KHI 2021+ Lecture Series
Daniel A. Barber:
Architecture of the Aftermath
MMM Roberto, Edifício Seguradoras, Rio de Janeiro, Brazil, 1949, with air conditioners and chillers added in the 1980s. Photograph by the author
This lecture frames a concept of architecture and its history appropriate to the epochal challenges of climate instability. I take this climate challenge as a cipher for an – if not necessarily the – apocalypse: if an apocalypse is an event that overwhelms a community’s capacity to respond to it, then the cultural, economic and industrial trajectory of recent architecture represents a community overwhelmed, unable to articulate a way to meet its changing obligations to society. How can this apocalyptic framework reveal historical patterns appropriate to these obligations?
The presentation takes as its historical subject the changing connection between carbon emissions, indoor comfort, and climate instability, exploring how the tools, systems and materials used to design and construct the built environment have become untenable. I will pose design experiments pre-World War II Brazil – when architecture was seen a device for climatic adaptability – in contrast to the all-glass sealed and conditioned office towers of the present. The focus is both on the buildings themselves and the interactions they solicit: a climatic adaptative building is one that scripts habits and patterns less reliant on carbon emissions. Architecture and its history are a potent medium for exploring the climate apocalypse as they are both an essential aspect of the material practices that exacerbate this crisis, and also a vibrant arena for discourse – for debating how to imagine and build other possible futures.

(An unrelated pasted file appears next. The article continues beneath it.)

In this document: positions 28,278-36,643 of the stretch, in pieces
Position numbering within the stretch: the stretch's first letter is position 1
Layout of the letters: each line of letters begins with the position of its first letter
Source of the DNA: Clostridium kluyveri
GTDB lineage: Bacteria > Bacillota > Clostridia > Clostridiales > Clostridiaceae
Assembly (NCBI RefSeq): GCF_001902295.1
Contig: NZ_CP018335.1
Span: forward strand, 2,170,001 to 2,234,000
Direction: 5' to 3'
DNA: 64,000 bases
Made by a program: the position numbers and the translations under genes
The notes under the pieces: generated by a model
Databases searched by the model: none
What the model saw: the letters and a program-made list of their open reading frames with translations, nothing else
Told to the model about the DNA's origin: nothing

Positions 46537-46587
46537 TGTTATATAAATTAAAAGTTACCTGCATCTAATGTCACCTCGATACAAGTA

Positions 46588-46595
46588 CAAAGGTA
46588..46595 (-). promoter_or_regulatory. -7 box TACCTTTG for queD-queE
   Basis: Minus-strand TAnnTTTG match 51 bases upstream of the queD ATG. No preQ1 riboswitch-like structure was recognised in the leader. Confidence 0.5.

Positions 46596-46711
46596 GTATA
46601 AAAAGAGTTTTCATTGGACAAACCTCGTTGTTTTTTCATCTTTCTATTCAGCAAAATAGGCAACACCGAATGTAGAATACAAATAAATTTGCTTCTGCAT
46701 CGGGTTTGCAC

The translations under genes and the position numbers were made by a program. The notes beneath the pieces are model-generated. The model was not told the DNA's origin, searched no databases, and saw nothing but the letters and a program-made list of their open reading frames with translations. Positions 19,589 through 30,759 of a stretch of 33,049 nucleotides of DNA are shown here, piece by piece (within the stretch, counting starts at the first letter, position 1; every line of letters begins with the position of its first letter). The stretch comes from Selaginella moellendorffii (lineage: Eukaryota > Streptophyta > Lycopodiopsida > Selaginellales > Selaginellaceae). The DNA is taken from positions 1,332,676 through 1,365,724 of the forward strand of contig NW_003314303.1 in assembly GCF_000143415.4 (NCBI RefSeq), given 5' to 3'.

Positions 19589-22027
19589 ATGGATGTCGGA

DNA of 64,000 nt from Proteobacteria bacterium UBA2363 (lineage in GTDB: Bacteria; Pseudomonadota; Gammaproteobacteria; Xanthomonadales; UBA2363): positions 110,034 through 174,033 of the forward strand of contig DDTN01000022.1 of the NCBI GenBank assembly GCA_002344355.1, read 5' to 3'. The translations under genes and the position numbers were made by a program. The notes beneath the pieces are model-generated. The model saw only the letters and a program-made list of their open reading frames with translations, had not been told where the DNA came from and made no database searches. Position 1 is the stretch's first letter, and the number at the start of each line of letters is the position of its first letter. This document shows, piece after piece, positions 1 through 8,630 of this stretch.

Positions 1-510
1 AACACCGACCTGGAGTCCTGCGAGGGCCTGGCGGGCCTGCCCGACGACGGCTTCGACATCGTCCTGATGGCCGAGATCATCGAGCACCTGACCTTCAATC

Daniel A. Barber is Associate Professor and Chair of the PhD Program in Architecture at the University of Pennsylvania. His most recent book is Modern Architecture and Climate: Design before Air Conditioning (Princeton UP, 2020); a recent article “After Comfort” has encouraged reflection on architecture’s role in the climate crisis. His research and teaching narrate eco-critical histories of architecture and seek pathways into the post-hydrocarbon future. Daniel edits the accumulation series on e-flux architecture and is co-founder of Current: Collective on Environment and Architectural History. His presentation for the KHI will draw on his current position as a Senior Research Fellow at the Käte Hamburger Centre for Apocalyptic and Post-Apocalyptic Studies at Universität Heidelberg.
This talk is part of the KHI 2021+ Lecture Series, organized by the doctoral and postdoctoral fellows, in collaboration with scientific staff and senior scholars of the Institute. It is envisioned as a forum to reflect on the futures of Art History through conversations with innovative voices in the discipline, working in different areas but sharing methodological concerns.
30 August 2021, 3:00pm
KHI 2021+ Lecture Series
The event takes place online.
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